Physiological role of the pigment of the enamel in the rodent incisors. Its importance in experimental biology and medicine

Granados, H.

Archivos de Investigacion Medica 17(1): 37-54

1986


ISSN/ISBN: 0066-6769
PMID: 3813765
Document Number: 497
This paper consists of two parts: The first is an original investigation of the physiologic role of the yellow pigment of the incisor teeth enamel of rodents. The study was performed in an adequately selected experimental model, the golden hamster strain INC (of both sexes), which presents color mutants and normally exhibits various combinations of incisor teeth with and without pigment. This study has demonstrated directly in vivo, for the first time and at the international level, that the yellow pigment of the enamel of the incisors of certain groups of rodents, have the main function, if not the only one, of increasing the hardness of this tissue and of the tooth as a whole. It makes the tooth more resistant to mechanical and chemical wear. The second is a complete review of the literature on pathologic depigmentation of the enamel, caused mainly by nutritional, endocrine and toxic factors. It stresses that the importance of depigmentation is not a local pathologic change of the enamel, but consists of general pathologic events occurring elsewhere, which are important to the organism. The contents of this review is thus important to the experimentalist, who examines his laboratory rodents clinically, should remember to observe the state of the incisor pigment. This makes it possible to uncover previously undetected nutritional factors which could be causing the depigmentation. Such generalized pathologic changes, occurring concomitantly with dental depigmentation, constitute an aspect of the highest interest for experimental biology and medicine.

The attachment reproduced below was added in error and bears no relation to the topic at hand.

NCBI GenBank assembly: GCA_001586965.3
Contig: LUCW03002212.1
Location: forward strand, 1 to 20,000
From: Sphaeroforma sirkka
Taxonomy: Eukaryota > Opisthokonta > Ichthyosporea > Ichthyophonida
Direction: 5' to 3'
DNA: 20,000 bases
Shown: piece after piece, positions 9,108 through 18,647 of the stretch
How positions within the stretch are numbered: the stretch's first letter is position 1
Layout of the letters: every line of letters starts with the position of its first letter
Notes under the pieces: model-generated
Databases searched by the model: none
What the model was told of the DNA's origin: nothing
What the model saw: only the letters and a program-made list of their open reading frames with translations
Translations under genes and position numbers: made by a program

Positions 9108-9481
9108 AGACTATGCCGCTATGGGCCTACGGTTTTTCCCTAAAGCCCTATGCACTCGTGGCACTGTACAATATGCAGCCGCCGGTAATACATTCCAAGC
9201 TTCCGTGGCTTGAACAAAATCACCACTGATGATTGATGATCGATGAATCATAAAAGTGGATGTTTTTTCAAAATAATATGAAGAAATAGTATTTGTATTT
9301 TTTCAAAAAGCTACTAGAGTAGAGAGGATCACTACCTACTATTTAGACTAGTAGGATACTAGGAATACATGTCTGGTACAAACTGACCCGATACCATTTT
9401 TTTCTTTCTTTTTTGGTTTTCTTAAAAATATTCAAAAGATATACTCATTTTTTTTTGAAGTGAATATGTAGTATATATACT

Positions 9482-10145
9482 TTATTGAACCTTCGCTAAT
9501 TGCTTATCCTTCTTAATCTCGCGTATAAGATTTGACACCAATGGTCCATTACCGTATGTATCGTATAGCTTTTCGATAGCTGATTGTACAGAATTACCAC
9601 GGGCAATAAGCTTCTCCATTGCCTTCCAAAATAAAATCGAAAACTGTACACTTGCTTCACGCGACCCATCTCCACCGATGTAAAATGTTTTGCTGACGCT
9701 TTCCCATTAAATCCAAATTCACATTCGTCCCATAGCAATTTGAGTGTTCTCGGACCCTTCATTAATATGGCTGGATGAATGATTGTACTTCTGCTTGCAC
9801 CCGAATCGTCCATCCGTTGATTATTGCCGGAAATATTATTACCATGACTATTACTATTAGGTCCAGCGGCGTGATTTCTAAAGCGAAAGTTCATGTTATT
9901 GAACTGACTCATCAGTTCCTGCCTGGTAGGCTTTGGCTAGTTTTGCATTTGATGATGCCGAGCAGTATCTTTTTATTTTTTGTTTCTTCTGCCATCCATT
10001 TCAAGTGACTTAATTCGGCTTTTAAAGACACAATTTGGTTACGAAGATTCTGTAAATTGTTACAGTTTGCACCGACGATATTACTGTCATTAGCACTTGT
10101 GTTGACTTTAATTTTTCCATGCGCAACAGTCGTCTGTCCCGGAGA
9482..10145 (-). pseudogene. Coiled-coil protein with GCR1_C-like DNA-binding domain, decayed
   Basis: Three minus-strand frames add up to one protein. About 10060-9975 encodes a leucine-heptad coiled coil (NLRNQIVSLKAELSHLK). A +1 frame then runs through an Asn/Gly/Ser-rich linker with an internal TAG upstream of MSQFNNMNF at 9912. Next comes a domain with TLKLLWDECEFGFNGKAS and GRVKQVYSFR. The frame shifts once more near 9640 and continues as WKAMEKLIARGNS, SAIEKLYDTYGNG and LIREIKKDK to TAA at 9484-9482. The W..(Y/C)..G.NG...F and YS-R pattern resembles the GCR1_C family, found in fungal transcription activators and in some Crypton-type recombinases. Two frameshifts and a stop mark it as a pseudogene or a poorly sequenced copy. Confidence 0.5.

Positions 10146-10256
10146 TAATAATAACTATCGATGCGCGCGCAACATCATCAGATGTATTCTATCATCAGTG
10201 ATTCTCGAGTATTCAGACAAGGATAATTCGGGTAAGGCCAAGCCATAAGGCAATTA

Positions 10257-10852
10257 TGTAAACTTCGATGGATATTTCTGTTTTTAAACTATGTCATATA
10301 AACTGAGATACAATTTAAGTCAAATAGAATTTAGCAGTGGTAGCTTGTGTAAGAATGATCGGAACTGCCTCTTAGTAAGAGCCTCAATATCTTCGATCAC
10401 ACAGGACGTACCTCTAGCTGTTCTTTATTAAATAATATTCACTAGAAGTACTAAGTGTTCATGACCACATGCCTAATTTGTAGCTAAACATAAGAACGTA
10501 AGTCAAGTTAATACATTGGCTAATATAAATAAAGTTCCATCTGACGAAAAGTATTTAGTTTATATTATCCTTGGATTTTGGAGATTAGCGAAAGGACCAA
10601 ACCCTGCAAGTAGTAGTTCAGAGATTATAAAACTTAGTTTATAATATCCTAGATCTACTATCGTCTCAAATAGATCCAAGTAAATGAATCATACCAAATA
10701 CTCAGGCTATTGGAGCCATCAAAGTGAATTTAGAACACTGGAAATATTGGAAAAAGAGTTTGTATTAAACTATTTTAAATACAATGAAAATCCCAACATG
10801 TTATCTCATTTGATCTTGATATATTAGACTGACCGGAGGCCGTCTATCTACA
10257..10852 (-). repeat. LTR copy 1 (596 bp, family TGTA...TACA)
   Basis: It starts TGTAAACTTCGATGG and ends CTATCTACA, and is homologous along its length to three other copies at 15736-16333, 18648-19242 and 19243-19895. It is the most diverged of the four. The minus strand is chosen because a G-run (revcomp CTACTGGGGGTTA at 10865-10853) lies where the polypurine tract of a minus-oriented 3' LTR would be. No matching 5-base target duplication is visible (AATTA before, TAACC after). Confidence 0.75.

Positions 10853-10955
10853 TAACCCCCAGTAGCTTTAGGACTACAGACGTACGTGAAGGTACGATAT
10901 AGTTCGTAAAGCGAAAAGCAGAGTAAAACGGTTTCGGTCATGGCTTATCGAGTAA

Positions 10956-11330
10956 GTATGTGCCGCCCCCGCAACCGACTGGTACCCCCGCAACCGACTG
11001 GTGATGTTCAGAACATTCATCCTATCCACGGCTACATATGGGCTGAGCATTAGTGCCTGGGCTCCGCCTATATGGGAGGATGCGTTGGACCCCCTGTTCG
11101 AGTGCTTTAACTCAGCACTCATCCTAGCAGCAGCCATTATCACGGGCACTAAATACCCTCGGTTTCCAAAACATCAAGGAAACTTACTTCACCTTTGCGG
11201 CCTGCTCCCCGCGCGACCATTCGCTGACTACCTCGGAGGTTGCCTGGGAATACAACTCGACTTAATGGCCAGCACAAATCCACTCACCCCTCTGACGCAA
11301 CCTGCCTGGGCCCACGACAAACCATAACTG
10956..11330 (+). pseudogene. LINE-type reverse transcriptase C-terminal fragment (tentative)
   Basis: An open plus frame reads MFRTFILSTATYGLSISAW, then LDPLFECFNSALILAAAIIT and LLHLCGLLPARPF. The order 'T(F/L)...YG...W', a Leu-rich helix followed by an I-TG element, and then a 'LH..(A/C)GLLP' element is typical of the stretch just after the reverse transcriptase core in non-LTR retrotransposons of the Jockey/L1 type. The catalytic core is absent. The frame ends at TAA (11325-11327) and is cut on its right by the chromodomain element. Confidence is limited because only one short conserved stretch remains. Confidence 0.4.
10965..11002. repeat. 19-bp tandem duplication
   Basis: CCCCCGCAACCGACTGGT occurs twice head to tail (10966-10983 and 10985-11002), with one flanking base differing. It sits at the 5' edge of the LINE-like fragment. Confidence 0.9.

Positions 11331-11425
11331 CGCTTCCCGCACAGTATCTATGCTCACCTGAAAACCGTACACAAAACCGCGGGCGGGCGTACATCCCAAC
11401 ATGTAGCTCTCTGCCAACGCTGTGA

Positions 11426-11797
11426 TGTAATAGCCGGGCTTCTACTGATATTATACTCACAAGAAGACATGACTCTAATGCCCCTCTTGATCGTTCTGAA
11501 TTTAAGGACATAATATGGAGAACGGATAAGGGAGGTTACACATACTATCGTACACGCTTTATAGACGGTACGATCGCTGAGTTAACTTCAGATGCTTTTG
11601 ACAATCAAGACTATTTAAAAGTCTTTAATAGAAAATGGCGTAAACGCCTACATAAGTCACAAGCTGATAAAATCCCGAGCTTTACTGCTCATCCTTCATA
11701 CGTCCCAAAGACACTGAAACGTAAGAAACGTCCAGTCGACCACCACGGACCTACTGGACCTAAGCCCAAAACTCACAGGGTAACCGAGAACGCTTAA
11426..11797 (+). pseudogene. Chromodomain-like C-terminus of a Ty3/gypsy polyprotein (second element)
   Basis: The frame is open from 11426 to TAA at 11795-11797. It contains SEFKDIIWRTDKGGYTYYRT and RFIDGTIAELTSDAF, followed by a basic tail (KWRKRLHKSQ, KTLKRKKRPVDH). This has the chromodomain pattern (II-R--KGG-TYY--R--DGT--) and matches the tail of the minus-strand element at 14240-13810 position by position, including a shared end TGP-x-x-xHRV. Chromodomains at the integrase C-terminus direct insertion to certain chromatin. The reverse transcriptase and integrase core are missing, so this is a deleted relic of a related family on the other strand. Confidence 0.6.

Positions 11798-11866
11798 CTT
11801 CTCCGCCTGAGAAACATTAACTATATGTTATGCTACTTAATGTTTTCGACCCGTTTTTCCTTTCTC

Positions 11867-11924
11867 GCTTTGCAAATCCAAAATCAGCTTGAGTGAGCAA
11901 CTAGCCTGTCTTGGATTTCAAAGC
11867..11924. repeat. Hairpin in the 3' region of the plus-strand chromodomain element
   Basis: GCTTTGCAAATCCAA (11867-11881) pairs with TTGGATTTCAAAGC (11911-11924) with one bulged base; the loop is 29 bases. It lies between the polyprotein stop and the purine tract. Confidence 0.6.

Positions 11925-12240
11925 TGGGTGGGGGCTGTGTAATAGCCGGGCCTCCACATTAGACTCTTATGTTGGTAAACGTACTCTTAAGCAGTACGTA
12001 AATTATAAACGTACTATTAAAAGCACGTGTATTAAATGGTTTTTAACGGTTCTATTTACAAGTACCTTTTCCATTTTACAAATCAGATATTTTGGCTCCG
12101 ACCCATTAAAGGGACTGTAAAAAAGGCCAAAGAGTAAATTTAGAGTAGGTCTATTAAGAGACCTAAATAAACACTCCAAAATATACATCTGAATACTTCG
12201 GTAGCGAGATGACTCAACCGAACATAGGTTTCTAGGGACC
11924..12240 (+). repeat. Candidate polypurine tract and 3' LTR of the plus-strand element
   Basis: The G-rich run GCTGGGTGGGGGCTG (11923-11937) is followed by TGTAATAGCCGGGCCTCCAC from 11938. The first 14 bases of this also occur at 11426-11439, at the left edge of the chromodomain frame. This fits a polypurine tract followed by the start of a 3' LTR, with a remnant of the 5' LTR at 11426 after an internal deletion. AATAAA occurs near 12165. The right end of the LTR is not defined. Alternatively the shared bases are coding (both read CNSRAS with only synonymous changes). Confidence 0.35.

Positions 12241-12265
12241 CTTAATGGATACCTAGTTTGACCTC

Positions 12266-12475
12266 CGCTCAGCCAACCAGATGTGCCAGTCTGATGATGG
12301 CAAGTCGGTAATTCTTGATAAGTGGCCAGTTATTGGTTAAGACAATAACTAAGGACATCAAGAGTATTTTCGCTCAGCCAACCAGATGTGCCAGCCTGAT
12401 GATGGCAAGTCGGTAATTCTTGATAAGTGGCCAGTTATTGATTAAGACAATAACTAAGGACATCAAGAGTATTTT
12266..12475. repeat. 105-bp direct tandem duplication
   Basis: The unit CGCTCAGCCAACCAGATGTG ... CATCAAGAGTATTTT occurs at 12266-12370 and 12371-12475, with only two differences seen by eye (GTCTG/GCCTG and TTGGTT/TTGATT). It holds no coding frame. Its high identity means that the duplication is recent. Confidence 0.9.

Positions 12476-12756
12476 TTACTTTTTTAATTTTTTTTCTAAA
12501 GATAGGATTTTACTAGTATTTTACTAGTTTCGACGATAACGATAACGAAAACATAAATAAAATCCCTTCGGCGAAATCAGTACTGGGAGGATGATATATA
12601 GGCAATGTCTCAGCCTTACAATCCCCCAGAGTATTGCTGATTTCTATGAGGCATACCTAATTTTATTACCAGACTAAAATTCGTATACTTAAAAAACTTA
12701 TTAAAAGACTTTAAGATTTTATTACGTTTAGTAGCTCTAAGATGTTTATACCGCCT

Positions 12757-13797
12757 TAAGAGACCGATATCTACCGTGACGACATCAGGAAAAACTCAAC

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Physiological role of the pigment of the enamel in the rodent incisors. Its importance in experimental biology and medicine